State Department Begins to Deny Passports to Tax Debtorsby Daniel McCarthy
After more than two years of warnings, travelers officially may have their plans put in jeopardy if they owe back taxes.
According to recent reports, the U.S. State Department began revoking passports in February, or denying renewals, to people who owe more than $51,000 in delinquent taxes. Notices have already been sent out to a number of tax debtors, and the entire list of 362,000 will be notified in writing by the State Department by the end of 2018.
“If you have seriously delinquent tax debt, IRC § 7345 authorizes the IRS to certify that debt to the State Department for action. The State Department generally will not issue a passport to you after receiving certification from the IRS,” the IRS website reads.
More than $11 million in back taxes had already been collected by the end of June and 1,400 people have already entered into payment agreements with the IRS.
There are exemptions for American citizens living overseas — the State Department said it will not prevent citizens from traveling back to the U.S. because of back taxes, but it may impact travel once they arrive in the country.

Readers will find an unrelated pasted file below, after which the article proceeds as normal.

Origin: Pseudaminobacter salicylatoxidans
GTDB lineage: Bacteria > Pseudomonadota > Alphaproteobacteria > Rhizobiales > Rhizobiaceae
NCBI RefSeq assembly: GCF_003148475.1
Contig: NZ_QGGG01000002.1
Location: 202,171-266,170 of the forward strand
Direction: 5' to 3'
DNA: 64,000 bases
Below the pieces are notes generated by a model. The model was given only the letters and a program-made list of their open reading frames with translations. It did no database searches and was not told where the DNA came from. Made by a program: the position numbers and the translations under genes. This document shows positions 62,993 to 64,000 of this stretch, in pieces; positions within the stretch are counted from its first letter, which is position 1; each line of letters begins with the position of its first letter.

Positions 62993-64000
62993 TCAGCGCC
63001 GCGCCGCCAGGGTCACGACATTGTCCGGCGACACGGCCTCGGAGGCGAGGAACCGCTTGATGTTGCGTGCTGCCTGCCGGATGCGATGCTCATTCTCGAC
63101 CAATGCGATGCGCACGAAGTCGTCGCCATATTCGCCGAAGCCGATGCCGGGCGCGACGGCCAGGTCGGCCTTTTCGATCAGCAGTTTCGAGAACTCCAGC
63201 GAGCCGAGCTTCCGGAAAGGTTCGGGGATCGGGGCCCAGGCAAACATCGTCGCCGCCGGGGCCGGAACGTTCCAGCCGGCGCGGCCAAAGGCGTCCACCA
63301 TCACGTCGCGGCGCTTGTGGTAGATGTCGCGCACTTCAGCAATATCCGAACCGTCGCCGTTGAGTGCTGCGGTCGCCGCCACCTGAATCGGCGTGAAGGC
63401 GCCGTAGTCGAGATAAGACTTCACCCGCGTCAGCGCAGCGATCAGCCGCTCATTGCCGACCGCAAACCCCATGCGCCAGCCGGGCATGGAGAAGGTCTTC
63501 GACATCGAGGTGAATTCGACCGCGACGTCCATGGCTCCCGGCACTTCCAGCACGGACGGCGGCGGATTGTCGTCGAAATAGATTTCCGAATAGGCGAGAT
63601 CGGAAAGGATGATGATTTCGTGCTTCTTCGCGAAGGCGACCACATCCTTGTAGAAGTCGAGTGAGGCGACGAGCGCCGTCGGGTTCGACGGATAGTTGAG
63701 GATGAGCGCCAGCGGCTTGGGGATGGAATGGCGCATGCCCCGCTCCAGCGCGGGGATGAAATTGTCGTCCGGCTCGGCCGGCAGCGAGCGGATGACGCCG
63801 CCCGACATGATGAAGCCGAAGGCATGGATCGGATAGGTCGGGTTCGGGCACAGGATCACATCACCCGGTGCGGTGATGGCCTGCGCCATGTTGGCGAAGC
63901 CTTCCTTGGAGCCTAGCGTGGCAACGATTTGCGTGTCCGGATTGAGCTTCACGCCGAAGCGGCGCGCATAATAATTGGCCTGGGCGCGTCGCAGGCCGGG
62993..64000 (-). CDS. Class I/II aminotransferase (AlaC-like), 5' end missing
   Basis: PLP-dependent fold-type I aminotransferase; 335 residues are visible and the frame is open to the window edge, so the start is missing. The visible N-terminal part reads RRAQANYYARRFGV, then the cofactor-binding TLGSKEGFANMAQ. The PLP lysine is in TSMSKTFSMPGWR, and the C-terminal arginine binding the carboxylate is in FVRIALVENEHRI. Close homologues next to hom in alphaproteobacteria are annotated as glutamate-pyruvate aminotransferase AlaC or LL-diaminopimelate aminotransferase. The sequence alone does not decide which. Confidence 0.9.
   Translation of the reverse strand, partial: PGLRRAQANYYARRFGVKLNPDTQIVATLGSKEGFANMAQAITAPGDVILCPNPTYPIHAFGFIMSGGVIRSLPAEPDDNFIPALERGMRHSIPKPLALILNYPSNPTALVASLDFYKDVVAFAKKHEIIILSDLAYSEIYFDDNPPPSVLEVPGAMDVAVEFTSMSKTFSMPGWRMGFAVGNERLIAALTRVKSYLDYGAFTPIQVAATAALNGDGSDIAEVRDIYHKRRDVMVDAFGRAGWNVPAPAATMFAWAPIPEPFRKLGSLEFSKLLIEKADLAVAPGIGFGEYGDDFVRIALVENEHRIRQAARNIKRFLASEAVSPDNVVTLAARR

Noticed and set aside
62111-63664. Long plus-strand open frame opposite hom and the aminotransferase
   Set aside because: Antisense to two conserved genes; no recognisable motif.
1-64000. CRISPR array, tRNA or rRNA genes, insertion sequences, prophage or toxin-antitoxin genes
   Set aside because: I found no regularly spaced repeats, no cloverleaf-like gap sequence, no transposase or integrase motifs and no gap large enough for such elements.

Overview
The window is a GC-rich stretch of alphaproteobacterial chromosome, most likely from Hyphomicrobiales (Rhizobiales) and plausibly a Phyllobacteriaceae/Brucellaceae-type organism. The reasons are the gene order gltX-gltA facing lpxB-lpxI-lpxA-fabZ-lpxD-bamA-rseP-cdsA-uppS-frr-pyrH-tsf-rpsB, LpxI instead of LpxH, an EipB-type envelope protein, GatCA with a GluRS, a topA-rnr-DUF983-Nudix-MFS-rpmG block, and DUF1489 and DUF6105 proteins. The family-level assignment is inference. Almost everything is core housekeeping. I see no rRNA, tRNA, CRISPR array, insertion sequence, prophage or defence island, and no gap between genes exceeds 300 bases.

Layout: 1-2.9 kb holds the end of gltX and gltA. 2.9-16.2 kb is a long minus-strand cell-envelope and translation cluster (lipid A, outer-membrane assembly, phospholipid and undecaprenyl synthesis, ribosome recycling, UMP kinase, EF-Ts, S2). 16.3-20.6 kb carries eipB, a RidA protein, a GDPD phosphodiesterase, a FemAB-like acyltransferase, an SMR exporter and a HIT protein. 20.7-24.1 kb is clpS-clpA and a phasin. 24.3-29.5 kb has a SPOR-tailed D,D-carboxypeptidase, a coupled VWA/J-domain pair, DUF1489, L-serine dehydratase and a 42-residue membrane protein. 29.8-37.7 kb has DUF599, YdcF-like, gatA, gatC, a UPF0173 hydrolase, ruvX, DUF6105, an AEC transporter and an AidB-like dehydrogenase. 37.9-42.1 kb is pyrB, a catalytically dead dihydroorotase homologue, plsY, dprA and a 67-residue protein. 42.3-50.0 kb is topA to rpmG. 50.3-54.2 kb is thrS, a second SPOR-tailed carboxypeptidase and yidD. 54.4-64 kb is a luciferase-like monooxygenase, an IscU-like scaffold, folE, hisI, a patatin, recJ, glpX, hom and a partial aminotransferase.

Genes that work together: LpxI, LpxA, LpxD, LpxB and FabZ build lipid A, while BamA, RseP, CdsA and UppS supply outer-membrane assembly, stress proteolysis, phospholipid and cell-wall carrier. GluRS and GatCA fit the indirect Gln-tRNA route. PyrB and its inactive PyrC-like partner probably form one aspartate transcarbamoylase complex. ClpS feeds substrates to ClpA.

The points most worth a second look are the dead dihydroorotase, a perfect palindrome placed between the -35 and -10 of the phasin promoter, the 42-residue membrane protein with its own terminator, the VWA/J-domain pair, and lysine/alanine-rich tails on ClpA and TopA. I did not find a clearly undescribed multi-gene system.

There are also exemptions for those people who owe taxes because of a tax-related identity thief, those who reside in a federal disaster area, those who are in bankruptcy, and those who are already in negotiation with the IRS.
Debtors will have 90 days to make full payments, or resolve any problems, before the State Department will deny a passport application.
The reports comes three years after the Fixing America’s Surface Transportation Act (FAST Act), was signed into law, giving the U.S. State Department permission to deny passport renewals or revoke them outright.